This is a question that many American colleges and universities might not be able to answer today. Or if they do have an answer, it is probably not a very good one.
Case in point: A few days ago, the University of Michigan cancelled a showing of “American Sniper” when protests broke out over the film’s “negative and misleading stereotypes” about Muslims. As Sarah Pulliam Bailey reports, a letter was circulated expressing concern that “watching this movie is provocative and unsafe to MENA and Muslim Collective Letter students…” (emphasis added).
While the film doesn’t place Islam in a positive light, it is nowhere near as offensive as Charlie Hebdo—the satirical French magazine that was brutally attacked for its crude depictions of Muhammad. And yet, while most of the West rallied around the French magazine with the slogan Je suis Charlie (“I am Charlie”), a showing of a film nominated for five Academy Awards is being boycotted on an American college campus.
Almost laughably, the University of Michigan’s Center for Campus Involvement announced that it would show “Paddington” as a replacement—a film about the adventures of a stuffed animal.
Just a day later, the decision to cancel “American Sniper” was reversed, but this ordeal nonetheless highlights a widespread trend at American universities today.
[pq]Academic freedom—accompanied by respect and charity—is at the very center of why universities exist.[/pq]
As you are probably aware, there has been a barrage of speaker disinvitations at U.S. colleges over the last few years. Speakers with somewhat controversial opinions or backgrounds have faced protests from groups worried that the speaker’s comments (or even presence on campus) will be hurtful or offensive to individuals at the school. Again, it isn’t unintelligent, belligerent extremists who are being invited and then disinvited to speak on campuses. These are the likes of Condoleezza Rice, Christine Lagarde, and Charles Murray—thoughtful, respectful scholars and leaders.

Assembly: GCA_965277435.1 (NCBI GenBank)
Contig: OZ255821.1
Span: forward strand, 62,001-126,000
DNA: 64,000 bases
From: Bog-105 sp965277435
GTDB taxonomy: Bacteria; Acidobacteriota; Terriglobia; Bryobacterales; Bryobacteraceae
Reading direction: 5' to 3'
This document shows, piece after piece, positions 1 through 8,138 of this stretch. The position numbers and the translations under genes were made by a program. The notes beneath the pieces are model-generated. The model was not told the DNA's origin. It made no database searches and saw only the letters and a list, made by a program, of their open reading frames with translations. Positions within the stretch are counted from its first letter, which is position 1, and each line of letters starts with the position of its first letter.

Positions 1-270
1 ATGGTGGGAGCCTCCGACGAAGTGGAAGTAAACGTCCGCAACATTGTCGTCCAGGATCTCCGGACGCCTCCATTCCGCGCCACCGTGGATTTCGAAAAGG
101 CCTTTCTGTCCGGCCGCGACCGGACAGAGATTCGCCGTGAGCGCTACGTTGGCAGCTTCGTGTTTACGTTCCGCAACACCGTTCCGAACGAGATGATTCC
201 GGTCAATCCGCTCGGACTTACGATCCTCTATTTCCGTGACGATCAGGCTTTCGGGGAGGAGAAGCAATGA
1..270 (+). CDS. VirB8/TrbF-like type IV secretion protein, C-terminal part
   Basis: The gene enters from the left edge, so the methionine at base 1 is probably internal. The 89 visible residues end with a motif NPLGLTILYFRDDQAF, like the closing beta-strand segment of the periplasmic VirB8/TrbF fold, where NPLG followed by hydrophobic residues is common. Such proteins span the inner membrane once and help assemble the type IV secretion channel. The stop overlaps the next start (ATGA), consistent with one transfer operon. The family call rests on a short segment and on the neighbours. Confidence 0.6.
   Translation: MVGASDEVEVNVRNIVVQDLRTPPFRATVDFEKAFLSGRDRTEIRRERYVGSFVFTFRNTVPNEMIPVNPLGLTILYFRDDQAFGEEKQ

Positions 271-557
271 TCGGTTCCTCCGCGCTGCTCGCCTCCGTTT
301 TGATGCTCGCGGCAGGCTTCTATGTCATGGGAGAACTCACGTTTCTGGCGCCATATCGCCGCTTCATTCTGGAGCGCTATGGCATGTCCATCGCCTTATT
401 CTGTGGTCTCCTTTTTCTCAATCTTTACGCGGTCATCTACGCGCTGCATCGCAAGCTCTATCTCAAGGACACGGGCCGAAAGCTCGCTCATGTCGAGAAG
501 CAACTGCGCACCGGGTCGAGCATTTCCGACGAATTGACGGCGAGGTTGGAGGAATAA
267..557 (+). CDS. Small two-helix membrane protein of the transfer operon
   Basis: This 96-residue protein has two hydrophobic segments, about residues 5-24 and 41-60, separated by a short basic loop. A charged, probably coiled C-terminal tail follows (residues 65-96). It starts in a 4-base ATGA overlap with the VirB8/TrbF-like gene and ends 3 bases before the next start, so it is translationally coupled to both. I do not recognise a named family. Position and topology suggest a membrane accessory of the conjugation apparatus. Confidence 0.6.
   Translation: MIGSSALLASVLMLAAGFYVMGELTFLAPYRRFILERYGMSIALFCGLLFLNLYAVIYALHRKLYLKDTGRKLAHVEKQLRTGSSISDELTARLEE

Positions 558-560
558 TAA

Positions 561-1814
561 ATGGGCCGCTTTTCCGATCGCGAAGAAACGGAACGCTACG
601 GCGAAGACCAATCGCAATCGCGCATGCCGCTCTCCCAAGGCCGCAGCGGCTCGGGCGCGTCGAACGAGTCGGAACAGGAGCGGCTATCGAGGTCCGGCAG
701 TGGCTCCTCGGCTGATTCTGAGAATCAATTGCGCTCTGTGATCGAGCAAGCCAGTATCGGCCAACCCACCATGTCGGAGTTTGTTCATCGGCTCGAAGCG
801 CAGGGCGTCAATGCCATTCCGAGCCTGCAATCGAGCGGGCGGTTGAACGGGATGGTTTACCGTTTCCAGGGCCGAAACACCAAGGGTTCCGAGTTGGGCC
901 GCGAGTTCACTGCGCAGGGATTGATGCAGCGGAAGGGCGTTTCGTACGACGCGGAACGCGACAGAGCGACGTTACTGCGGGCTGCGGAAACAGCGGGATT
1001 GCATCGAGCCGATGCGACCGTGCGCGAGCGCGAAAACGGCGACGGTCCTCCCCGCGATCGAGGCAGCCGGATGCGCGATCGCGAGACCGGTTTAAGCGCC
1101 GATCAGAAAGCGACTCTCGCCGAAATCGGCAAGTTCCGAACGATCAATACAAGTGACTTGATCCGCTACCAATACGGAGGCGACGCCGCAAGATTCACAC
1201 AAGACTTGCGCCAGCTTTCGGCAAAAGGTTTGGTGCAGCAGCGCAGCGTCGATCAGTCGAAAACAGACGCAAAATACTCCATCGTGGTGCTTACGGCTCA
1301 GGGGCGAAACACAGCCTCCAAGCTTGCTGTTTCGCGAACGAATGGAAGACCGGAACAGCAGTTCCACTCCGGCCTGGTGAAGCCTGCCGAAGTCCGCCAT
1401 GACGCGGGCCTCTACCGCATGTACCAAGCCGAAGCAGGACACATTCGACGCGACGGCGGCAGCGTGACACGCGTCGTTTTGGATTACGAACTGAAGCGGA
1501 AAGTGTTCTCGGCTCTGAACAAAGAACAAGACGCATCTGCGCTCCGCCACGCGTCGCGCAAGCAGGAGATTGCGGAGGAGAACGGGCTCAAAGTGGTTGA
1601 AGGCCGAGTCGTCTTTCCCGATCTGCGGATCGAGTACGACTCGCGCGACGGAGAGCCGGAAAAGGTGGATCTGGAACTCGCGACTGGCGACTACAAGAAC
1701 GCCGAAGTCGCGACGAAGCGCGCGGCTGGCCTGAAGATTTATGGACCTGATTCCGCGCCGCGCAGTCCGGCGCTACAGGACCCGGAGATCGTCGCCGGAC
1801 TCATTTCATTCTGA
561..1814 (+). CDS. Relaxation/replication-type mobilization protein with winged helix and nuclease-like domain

Along with these disinvitations, those familiar with college life today have probably heard the terms “trigger warnings,” “micro-aggressions,” and “check your privilege.” It seems almost anything you say could be deemed offensive. So perhaps it is best not to say anything at all.
And this is where we find ourselves. For fear that we might upset someone, we have nearly silenced discussion and debate altogether.
However, there is hope. Earlier this week, Princeton University followed in the University of Chicago’s footsteps by voting to uphold academic freedom. As Princeton Professor Robert George writes at First Things, the University adopted the following principles that get to the very heart of why universities exist:
‘Education should not be intended to make people comfortable, it is meant to make them think. Universities should be expected to provide the conditions within which hard thought, and therefore strong disagreement, independent judgment, and the questioning of stubborn assumptions, can flourish in an environment of the greatest freedom.’ […] Because the University is committed to free and open inquiry in all matters, it guarantees all members of the University community the broadest possible latitude to speak, write, listen, challenge, and learn. Except insofar as limitations on that freedom are necessary to the functioning of the University, the University of Chicago fully respects and supports the freedom of all members of the University community ‘to discuss any problem that presents itself.’ Of course, the ideas of different members of the University community will often and quite naturally conflict. But it is not the proper role of the University to attempt to shield individuals from ideas and opinions they find unwelcome, disagreeable, or even deeply offensive. Although the University greatly values civility, and although all members of the University community share in the responsibility for maintaining a climate of mutual respect, concerns about civility and mutual respect can never be used as a justification for closing off discussion of ideas, however offensive or disagreeable those ideas may be to some members of our community.